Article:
This paper explores a systematic inconsistency in the impact of social information on reactions to hypothetical job descriptions. When evaluating hypothetical job offers separately, individuals tend to be influenced more by social information, such as information concerning the outcomes of comparison others and procedural justice information about the job, than by their own outcome. In contrast, when making choices among multiple offers, individuals rely more on their own outcome. We argue that when individuals have only a single offer, they use the salaries of comparison others and procedural justice information concerning the job to interpret the worth of that offer because they lack an alternative referent. However, when they have multiple offers, they can easily compare their own outcomes across offers and thus rely less on comparison others and procedural justice information. In Study 1, we examined the relative importance of absolute salary versus relative salary (difference in salary from comparison others) in hypothetical job choices. Subjects exhibited greater concern for relative salary when evaluating single job offers than when evaluating multiple job offers simultaneously. In Study 2, we examined the relative importance of absolute salary versus procedural justice in hypothetical job choices. Subjects exhibited a greater concern for procedural justice when evaluating single job offers than when evaluating multiple job offers simultaneously.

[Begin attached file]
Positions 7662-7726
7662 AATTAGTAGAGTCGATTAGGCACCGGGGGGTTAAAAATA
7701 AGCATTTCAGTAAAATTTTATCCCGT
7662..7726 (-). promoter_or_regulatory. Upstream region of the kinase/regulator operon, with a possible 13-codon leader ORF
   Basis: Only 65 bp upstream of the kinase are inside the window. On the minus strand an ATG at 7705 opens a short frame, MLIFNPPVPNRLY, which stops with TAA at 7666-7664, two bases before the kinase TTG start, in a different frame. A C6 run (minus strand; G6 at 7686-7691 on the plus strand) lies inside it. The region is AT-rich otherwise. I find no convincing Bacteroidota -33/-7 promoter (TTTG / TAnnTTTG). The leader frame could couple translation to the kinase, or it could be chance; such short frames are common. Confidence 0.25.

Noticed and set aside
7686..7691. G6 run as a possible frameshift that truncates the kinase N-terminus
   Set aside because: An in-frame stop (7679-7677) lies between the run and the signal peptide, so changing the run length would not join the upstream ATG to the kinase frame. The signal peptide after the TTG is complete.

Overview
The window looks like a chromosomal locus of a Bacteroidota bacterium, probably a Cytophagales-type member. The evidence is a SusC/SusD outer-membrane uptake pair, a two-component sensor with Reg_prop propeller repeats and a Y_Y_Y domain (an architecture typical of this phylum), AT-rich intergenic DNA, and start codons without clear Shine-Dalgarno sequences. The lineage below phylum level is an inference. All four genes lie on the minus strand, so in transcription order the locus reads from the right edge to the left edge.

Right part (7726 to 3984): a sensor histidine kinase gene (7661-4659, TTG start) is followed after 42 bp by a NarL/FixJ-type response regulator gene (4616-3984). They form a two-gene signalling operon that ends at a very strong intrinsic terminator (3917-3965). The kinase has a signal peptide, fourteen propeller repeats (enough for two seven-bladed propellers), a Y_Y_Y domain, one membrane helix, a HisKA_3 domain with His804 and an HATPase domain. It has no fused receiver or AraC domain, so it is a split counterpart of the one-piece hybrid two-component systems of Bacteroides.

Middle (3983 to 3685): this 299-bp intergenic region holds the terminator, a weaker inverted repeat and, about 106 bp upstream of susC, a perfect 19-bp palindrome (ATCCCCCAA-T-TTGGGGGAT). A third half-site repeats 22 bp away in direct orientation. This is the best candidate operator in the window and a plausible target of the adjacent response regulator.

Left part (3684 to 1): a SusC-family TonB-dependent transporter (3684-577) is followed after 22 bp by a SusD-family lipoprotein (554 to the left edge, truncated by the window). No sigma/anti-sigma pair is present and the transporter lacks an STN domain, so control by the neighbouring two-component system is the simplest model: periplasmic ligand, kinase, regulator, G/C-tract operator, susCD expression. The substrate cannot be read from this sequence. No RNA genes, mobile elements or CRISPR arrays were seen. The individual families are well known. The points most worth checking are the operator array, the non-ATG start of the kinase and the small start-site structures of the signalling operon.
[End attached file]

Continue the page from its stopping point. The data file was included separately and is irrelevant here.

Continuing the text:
|Original language||English (US)|
|Number of pages||27|
|Journal||Organizational Behavior and Human Decision Processes|
|State||Published - Dec 1994|